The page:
I believe that many of the advocates for the term “concentration camp” understand this connotation – and that it’s this very link that makes the term attractive. Rightly trying to correct the misperception that the American camps were justified and life in them pleasant, they want a word that will jolt people. I once attended a talk where a leading Japanese American advocate for the term “concentration camp” urged the audience to adopt the term because it would “get people in the gut.” Exactly. But the major reason why the term “gets people in the gut” is Auschwitz.
One other common argument in favor of the term “concentration camp” maintains that the error is in using that term not for Heart Mountain but for Auschwitz. The German camps, this argument goes, were in actuality “death camps,” not concentration camps. (Koji Steven makes this argument here, for example.)
In the name of trying to correct historical error, this position makes big errors of its own. The Germans devised and ran many different kinds of imprisonment camps in Europe for Jews and others. I mentioned four camps in my first post back on Monday: Westerbork, Flossenbürg, Buchenwald, and Sobibor. Each of these differed from the others. Very few people died at Westerbork, and killing was not its specific purpose. More and more died at each of the other listed camps in order, and virtually every person taken to Sobibor perished. But from this list, only Sobibor was a “death camp” – a camp built for the purpose of killing people. To insist that Heart Mountain was a “concentration camp” while the German camps were “death camps” is to collapse all of the horrific complexity of German wartime incarceration into a simple and mistaken idea. It misses the point that Buchenwald, which my grandfather survived, was importantly different from Sobibor, which his brother did not.
Lastly, and most importantly: all four of the German camps I listed (and all of the others I didn’t) were points on an importantly different spectrum from the American camps run by the War Relocation Authority. The German facilities – regardless of whether they functioned chiefly as transit camps or forced labor camps or death camps – were in service of a system of (at very best) disregard for the simple humanity and survival of those who passed through them that never entered the American experience.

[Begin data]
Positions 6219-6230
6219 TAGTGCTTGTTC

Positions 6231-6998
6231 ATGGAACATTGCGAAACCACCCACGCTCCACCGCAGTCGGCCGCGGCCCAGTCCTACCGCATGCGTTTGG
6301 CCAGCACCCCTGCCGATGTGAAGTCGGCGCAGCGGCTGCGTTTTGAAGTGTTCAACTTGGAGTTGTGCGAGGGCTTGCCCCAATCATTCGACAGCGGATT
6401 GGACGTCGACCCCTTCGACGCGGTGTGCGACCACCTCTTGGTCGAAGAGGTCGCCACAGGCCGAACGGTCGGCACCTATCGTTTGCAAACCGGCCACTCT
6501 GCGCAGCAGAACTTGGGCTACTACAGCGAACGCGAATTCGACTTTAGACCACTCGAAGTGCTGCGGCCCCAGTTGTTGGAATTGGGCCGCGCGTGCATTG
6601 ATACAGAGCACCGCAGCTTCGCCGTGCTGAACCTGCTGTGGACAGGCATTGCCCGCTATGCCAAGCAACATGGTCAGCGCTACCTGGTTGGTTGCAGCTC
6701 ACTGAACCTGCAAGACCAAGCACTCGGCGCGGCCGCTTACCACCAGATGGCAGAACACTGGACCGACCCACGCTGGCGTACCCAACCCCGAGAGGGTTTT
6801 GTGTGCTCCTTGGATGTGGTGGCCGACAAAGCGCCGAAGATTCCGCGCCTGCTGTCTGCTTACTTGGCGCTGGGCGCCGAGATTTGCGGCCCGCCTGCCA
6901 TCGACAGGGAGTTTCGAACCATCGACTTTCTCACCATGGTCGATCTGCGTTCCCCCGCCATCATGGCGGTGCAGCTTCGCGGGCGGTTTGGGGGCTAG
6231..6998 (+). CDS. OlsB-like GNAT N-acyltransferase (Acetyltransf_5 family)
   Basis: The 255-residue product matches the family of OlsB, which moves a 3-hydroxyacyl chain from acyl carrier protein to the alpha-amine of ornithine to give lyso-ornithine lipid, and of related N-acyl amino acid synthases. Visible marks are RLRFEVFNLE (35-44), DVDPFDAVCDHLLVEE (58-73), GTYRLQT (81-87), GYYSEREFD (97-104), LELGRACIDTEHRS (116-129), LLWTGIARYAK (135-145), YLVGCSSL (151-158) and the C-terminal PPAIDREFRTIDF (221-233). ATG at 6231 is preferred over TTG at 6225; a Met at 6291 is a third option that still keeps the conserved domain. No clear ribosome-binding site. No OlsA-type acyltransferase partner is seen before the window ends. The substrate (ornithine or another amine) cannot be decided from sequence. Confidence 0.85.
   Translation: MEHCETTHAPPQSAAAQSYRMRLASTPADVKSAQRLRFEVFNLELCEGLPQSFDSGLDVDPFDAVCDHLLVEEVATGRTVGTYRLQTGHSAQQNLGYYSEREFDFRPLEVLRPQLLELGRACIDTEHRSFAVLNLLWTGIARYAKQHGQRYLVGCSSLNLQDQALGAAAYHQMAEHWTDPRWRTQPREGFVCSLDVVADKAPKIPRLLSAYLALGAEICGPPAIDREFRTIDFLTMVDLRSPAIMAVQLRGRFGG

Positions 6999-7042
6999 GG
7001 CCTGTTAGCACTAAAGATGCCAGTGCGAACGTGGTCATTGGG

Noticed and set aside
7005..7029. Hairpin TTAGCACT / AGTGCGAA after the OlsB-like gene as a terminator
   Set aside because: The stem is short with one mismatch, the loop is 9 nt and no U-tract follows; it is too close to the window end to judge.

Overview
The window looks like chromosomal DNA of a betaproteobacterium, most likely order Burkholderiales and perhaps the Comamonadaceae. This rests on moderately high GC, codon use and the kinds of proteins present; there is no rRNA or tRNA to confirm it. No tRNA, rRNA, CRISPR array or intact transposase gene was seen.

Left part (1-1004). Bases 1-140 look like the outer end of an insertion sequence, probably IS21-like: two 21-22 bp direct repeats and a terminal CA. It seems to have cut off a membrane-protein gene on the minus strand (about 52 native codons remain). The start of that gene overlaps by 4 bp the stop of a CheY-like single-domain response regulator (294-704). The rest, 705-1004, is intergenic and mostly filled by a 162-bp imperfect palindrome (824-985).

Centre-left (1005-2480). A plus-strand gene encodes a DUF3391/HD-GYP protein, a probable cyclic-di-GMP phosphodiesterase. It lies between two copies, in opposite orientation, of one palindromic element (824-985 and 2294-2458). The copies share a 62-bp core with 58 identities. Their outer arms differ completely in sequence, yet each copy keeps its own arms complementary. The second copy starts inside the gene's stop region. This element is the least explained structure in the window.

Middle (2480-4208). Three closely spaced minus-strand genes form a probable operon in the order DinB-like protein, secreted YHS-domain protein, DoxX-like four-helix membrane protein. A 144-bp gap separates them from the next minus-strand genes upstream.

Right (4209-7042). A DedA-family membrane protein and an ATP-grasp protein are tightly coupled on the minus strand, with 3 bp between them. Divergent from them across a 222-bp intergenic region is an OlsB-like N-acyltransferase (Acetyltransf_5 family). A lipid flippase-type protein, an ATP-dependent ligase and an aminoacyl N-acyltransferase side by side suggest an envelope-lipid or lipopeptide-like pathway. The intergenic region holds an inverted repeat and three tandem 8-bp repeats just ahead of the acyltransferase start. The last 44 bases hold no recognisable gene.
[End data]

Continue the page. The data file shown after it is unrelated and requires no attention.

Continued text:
The question that I am exploring in this series of blog posts is what a “concentration camp” looks like. In the first post, I noted that there has been tension between some American Jews and some Japanese Americans over the use of the term “concentration camp” for the prison camps that held Japanese and Japanese Americans during World War II. In the second post, I tried to describe a bit of what was unique about the American camps — the ways in which they arose from some of the same kinds of causes as the German camps while being administered by a government agency with a very different set of views from the SS. Tomorrow, in my last post, I’ll say a few words about how I’ve resolved the dilemma about using the term “concentration camp” in my writing about the American camps.
Today, I’d like to say a little bit about Bill Manbo, the photographer who took the Kodachrome slides featured in Colors of Confinement, and his family. It’s often rightly said that the number “six million” is an abstraction and that the truth of the Holocaust can only really be appreciated in the context of a real human life. The same is true of the 120,000 people the US government exiled and imprisoned.
That’s a photo of Bill Manbo. He was born in Riverside, California, to Japanese immigrant parents in 1908. He and his parents moved to Hollywood before Bill went to junior high school. He graduated from Hollywood High School in 1929 and went off to study auto mechanics at the Frank Wiggins Trade School. That’s where he met Mary Itaya, four years his junior, who had grown up on a farm in Norwalk, California. Her parents, Junzo and Riyo Itaya, were Japanese immigrants and successful farmers of truck vegetables; they had a particularly successful and valuable crop in rhubarb. Mary was at Frank Wiggins to become a seamstress.
Bill and Mary married soon after graduating from trade school. Bill opened up a garage in Hollywood and Mary took in sewing and did some costume design for Los Angeles theater companies. In 1940, Mary gave birth to a son, whom they named Bill, like his father. They called him “Billy.”